Teacher charged with sex crimes against pupils

A male high school teacher in Skövde, western Sweden, has been arrested and charged with a string of sexual offences including child rape.

The 41-year-old was led by police out of Helena school on Tuesday and was remanded in custody on Friday by Skaraborg district court.

He has been suspended from the school without pay and a tribunal will begin next week which is expected to result in his dismissal.

While admitting that he has engaged in sexual activities with a student, he denies the other charges of which he is accused.

According to a TV4 report, the teacher began having sexual liaisons with a female pupil at the beginning of the year.

When the allegations recently came to light, it was suspected this was not the first time he had forged a sexual relationship with a student.

Last week, Anna Sundström, school chief for Skövde municipality took action and reported the teacher to the police.

“I fail to see any extenuating circumstances,” she told TV4. “Unfortunately, this seems to be a case that has repeated itself. It was only last week when the real seriousness of what has happened was revealed.”

The school is now working with teachers and students and three counsellors have been put in place to offer one-on-one discussions.

“This is a very unusual situation,” Bertil Lönn, headmaster of Helena school, told TV4.

“Naturally we have to discuss the issue but we have not yet confirmed where we go from here.”


Distance learning remains a ‘possibility’ for Swedish schools: Education minister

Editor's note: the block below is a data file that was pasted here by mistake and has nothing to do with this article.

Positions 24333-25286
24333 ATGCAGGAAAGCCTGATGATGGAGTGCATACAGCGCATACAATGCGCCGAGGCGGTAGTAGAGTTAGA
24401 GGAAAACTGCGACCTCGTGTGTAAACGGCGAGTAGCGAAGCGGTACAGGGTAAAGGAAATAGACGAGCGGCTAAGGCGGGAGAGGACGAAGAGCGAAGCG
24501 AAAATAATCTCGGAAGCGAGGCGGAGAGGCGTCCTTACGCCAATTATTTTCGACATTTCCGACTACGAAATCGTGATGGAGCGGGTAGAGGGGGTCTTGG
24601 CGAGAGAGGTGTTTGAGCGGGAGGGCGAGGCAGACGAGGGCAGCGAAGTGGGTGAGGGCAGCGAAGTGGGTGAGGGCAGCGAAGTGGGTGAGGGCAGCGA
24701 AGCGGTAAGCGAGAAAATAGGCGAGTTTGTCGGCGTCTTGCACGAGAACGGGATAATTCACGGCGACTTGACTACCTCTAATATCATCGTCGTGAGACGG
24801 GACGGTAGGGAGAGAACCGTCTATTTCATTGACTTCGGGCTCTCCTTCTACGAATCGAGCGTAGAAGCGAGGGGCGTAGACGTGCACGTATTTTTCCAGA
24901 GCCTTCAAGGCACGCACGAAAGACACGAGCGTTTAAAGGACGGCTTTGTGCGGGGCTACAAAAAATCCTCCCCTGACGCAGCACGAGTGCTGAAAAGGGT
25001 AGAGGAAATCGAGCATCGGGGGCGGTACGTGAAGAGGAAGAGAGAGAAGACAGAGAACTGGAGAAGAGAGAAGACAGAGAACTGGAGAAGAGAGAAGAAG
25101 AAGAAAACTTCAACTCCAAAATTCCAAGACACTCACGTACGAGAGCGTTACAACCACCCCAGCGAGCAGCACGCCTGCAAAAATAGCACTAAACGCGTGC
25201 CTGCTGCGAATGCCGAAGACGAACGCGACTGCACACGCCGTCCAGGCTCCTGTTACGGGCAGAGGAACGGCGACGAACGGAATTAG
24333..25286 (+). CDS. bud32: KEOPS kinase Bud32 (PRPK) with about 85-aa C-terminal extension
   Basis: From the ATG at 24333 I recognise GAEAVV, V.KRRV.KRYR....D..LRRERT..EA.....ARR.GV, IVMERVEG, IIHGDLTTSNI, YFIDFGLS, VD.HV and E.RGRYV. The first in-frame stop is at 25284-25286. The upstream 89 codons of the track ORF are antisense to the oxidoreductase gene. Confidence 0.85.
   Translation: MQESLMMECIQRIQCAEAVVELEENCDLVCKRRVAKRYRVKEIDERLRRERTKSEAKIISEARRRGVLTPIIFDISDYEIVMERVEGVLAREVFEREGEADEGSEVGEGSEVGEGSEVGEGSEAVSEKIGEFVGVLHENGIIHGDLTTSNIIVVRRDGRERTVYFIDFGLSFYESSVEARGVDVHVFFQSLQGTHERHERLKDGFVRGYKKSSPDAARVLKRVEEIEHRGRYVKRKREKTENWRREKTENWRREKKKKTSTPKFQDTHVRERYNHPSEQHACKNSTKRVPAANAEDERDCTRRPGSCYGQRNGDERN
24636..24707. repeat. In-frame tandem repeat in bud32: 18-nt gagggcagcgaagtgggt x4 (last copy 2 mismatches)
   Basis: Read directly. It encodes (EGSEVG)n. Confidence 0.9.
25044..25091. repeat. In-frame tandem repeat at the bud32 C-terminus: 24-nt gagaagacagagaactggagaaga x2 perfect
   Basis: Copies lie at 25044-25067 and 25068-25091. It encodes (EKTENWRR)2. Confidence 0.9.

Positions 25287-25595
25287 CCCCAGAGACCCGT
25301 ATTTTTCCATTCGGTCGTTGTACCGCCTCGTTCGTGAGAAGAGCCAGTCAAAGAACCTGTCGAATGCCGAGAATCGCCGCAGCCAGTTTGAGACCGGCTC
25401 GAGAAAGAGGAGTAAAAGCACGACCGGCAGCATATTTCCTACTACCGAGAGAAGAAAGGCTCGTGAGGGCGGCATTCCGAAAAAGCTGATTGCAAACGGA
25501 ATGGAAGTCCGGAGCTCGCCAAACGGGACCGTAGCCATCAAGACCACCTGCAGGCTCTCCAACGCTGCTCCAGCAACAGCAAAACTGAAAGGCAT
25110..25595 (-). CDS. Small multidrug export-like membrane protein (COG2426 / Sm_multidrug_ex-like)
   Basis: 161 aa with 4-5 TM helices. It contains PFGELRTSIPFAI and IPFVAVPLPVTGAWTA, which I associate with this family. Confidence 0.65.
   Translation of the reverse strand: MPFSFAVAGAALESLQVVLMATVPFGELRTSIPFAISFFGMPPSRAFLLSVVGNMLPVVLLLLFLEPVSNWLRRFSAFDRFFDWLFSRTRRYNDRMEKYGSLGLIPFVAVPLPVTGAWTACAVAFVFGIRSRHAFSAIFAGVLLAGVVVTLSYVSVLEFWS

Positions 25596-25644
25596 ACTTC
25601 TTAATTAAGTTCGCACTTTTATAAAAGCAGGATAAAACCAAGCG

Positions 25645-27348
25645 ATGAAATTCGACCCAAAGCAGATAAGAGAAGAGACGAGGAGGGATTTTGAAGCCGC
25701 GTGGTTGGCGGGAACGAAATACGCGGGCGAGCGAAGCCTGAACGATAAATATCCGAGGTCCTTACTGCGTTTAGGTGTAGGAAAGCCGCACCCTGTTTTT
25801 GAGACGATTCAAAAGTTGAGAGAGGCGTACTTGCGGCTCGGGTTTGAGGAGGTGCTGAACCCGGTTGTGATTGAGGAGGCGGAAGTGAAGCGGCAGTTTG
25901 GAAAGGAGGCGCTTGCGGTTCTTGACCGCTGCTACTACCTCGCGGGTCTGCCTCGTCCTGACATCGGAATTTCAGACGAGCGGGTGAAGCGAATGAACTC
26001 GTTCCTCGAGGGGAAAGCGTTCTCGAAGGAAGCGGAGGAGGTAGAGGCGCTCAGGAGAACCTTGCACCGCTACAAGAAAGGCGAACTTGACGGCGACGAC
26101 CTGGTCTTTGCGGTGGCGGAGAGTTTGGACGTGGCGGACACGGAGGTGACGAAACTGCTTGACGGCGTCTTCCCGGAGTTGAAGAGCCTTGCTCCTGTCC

Remote learning remains a possibility, but not an obligation, for schools in Sweden as students around the country begin term this week, the Education Minister said on Wednesday.

Distance learning remains a 'possibility' for Swedish schools: Education minister
Education Minister Anna Ekström (L) and general director of the Schools Inspectorate, Helén Ängmo. Photo: Pontus Lundahl/TT

Minister Anna Ekström made the comments during a press conference in which she outlined the rules ahead of back-to-school season but did not make any new announcements.

She urged schools to be “flexible”, outlining some of the measures which have been recommended by the National Board of Education since an early stage in the pandemic.

This include changing furniture arrangements to promote distancing, staggering lesson and break times to prevent students mixing in large groups, and increasing cleaning. Many parent-teacher meetings are likely to be cancelled, she said.

Schools for under-16s have remained open throughout the pandemic, and Ekström said this decision was based on research showing children were affected by the virus to a lesser extent. “The younger the child, the more mild the symptoms,” she said.

In Sweden, only one of the almost 6,000 people to have died after testing positive for the coronavirus was aged under 10, and none of the victims have been in the 10-19 age group.

Ekström added that no occupational group linked to schools had been over-represented in Sweden's coronavirus statistics.

In addition to taking this kind of measures, heads of schools have also been given additional decision-making powers.

These include the ability to switch to remote learning, or make other changes such as adapting the timetable (including moving lessons to weekends) if necessary due to the infection situation. 

“If the situation gets worse, teaching can be moved partially or entirely to distance learning. This could happen in the whole country, individual schools, or in municipalities or regions where schools may need to close as a measure to prevent spread of infection,” Ekström said.

“The government is prepared to take measures, but we don't want to close schools.”